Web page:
Take the plunge with Alexandra Bracken’s ‘Passenger’

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Passenger“PASSENGER,” by Alexandra Bracken, Disney-Hyperion, Jan. 5, 2016, Hardcover, $17.99 (young adult)

Alexandra Bracken’s “Passenger” is currently in the top 100 books on Amazon, and there’s a reason why — it’s a strong read with a compelling premise.

Etta Spencer is a violin prodigy. She’s given up everything, including her boyfriend, to get to her level, and now things are about to pay off. Her debut is coming up, and she’s been asked to perform at a prestigious event. But instead of making a splash, her performance is marred by a dissonant sound that pulls her deep into the past — not her past, but THE past.

Etta’s inherited the ability to time travel, though she knows nothing about it nor does she know the family from whom she inherited it from. The one thing she does know: She wants to go home and set things back to how they should be. If only things were that easy.

Nicholas Carter is a sailor. He’s content with his life and wants nothing to do with the Ironwoods, his family by blood and nothing else. Etta’s arrival on his ship changes things. The Ironwoods are searching for a stolen object, one they believe only Etta can find.

Together, Etta and Nicholas piece together clues left behind by a mother Etta clearly did not know. They travel through time and across continents, all while keeping the Ironwoods at bay.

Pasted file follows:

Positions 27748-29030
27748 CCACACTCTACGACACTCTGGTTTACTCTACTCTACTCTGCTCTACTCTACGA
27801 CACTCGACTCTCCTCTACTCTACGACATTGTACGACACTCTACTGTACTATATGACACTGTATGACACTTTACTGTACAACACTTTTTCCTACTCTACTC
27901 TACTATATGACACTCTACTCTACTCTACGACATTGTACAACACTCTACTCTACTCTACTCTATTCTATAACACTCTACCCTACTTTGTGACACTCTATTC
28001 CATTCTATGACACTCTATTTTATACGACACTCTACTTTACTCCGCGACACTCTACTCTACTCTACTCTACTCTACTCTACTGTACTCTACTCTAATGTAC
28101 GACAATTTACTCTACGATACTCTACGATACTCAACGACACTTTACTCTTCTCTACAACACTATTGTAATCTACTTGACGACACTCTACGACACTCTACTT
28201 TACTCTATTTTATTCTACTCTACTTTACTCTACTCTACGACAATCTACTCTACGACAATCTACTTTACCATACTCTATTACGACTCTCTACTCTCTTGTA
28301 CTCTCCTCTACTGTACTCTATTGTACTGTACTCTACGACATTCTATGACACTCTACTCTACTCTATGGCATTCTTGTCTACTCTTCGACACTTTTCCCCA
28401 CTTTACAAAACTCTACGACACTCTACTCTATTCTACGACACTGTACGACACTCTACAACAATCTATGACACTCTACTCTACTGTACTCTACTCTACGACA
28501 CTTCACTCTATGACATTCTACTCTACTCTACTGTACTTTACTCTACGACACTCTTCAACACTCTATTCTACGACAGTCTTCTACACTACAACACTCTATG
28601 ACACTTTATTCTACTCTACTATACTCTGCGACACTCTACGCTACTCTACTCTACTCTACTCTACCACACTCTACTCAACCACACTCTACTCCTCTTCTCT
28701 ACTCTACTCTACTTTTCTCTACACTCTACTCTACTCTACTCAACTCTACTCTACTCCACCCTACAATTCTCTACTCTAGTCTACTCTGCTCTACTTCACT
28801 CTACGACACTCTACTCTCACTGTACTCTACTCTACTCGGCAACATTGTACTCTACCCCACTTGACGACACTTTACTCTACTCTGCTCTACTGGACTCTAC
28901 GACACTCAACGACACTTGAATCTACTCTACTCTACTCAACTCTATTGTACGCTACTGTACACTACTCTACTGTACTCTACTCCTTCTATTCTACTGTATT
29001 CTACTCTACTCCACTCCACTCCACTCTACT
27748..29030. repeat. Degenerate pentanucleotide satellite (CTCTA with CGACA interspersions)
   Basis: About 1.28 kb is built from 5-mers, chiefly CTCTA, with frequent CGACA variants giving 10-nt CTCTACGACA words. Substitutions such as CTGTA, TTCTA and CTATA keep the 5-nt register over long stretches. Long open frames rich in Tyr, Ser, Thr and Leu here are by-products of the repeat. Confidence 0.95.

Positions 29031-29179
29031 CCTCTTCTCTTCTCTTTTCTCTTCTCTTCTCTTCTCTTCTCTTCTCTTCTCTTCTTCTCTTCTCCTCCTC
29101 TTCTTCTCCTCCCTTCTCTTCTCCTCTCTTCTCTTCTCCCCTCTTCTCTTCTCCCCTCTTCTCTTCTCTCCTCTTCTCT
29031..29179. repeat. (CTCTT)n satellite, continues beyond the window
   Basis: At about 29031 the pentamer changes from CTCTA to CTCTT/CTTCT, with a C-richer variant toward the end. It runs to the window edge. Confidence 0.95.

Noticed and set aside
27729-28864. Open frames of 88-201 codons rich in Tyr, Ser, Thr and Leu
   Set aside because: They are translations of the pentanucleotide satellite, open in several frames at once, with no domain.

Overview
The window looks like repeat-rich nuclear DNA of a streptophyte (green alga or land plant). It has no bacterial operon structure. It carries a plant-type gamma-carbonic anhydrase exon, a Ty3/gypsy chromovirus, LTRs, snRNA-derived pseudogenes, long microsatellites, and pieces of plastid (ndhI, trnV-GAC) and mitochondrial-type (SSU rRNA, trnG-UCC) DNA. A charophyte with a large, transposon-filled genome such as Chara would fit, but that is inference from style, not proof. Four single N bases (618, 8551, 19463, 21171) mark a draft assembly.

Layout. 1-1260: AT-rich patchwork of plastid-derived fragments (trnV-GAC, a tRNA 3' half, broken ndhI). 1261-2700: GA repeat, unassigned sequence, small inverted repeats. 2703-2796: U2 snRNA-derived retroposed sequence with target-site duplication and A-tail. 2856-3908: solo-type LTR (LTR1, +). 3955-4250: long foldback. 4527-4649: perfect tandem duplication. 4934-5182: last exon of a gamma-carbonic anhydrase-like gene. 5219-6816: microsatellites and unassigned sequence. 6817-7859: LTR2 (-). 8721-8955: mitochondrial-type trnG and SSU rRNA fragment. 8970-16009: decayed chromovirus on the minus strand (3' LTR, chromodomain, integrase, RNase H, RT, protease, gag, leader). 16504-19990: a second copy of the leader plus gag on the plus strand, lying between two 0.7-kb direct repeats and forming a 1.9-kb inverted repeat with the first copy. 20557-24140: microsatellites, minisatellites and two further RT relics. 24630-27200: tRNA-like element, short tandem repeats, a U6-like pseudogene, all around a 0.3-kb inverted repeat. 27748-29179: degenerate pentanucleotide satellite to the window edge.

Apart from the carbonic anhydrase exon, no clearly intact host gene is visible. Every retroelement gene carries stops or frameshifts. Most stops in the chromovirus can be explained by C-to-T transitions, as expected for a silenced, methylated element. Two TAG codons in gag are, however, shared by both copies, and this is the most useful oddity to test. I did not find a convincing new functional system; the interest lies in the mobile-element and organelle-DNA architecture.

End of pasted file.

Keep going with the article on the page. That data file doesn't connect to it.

There are times when I read a book based solely on the cover and author, deliberately avoiding the synopsis on the back. There’s something about going in blind that can be extremely satisfying, as long as the book is good. Luckily for me, “Passenger” is good.

The book starts out a bit slowly, but there are enough twists early on to capture interest and hold it. Bracken has clearly researched the eras in which she places her characters, paying a lot of attention to clothing, mannerisms and etiquette. She transports readers to the cramped quarters of and 18th century ship, bombed ravaged London during WWII and Syria long before the conflicts we know of today. As someone who has an interest in history, the detail was a welcome addition that added to the overall feel to the book. I can see, however, how it might trip up some readers.

Bracken’s characters are interesting but flawed. Etta starts out as a shy wallflower of sorts. That changes after a number of events early on in the novel. Suddenly, she’s a bit brash and daring. While some might find this a bit jarring, it made perfect sense to me. Etta’s world is turned upside down, and she finally has had enough. Those events trigger a change in her that makes her infinitely more interesting as a character. Nicholas is the less likable of the two main players. I want to like him more, but feel as if more development is needed.

“Passenger” is a solid novel. It’s part of a planned series, and I’m excited to see how Bracken builds on an already strong foundation.

© 2016, Cracking the Cover. All rights reserved.

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About Author

Jessica Harrison is the main reviewer behind Cracking the Cover. Prior to creating Cracking the Cover, Jessica worked as the in-house book critic for the Deseret News, a daily newspaper in Salt Lake City. Jessica also worked as a copy editor and general features writer for the paper. Following that, Jessica spent two years with an international company as a social media specialist. She is currently a freelance writer/editor. She is passionate about reading and giving people the tools to make informed decisions in their own book choices.

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